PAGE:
The euphoria of the fortuitous first two weeks has worn off and the M's returned to earth. Which is more comfortable for us beat-down M's fans, who are like the opposite of the Greatest American Hero: we know how to land, we just don't know how to fly. Perhaps we should take lessons from R. Kelly (free, all ages, don't wear anything you don't want to get wet).
Anyhow, it's clear that this team can't hit and that Yuniesky Betancourt can't hit or field. (Whether that means he should sit is up for debate.) Meanwhile, despite the back-to-reality crash, the M's find themselves in the lead of the early-developing AL West pennant race simply by virtue of the general weakness of the A's and Rangers and the awful luck of the Angels, who just lost a promising young pitcher for life and their best hitter for two months.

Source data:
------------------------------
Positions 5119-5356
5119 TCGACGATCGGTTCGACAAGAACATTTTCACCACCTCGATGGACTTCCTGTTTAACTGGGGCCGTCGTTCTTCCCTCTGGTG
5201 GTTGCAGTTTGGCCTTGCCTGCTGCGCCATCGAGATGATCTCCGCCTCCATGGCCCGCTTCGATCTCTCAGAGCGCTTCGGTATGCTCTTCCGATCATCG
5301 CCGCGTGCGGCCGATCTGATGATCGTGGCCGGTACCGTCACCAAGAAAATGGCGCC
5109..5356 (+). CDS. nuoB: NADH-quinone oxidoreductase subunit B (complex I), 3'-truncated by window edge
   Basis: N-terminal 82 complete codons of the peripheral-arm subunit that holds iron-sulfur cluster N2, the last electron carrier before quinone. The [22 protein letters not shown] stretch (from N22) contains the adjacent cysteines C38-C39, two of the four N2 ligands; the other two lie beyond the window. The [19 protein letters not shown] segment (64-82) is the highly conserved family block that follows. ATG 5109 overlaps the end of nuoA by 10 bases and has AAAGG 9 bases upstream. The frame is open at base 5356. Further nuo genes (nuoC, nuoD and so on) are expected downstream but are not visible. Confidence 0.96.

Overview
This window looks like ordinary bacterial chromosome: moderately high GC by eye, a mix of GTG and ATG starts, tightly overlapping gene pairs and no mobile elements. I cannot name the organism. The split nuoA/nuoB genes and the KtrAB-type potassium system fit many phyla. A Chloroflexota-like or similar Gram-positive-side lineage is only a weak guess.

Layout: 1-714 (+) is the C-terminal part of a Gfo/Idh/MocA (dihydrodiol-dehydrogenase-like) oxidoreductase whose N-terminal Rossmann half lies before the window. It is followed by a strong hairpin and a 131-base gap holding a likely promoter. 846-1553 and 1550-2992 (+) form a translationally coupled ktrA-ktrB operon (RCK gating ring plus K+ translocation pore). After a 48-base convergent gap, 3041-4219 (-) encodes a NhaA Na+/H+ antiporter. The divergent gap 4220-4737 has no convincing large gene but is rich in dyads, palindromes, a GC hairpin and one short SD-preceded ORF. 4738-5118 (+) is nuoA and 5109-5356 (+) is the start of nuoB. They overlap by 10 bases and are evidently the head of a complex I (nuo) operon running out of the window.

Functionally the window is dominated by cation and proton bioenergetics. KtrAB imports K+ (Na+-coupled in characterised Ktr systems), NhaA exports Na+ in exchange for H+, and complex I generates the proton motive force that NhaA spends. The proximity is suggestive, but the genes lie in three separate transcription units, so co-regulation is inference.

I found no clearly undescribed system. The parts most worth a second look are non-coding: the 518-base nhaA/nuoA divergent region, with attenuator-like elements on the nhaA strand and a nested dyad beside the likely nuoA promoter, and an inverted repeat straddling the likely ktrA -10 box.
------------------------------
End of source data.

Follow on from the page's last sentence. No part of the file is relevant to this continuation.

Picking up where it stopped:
Therein lies the danger. In 2007, the M's faced a similar scenario. For no good reason, the team was in the pennant race, and management pretended it was two sniffs away from a World Series, rolling out Jose Vidro over Adam Jones and then in the off-season trading Jones for Erik Bedard, the ace to get the team over the top. Except the 2008 team didn't amount to constipation, as K'Naan would say, and while Bedard looks good this year, Jones is tearing it up at the age of 23. (Similarly, pitching super-prospect Chris Tillman--whom the M's also included in the deal--is making quick work of the minor leagues.)
So far, so good on the Zduriencik era, as Jack seems disinclined to make the "I can't turn down this one-time, limited offer/Hell, yeah, I want a Snuggie!/Can I buy that on credit?" deals that were the foundation of the Bavasi era. But the real test will be when August rolls around and the M's are knocking on the playoff door with a team that would be last in some divisions. Here's hoping Jack can learn the lessons of the gambler that preceded him and not overplay his hand at the first sight of a big pot.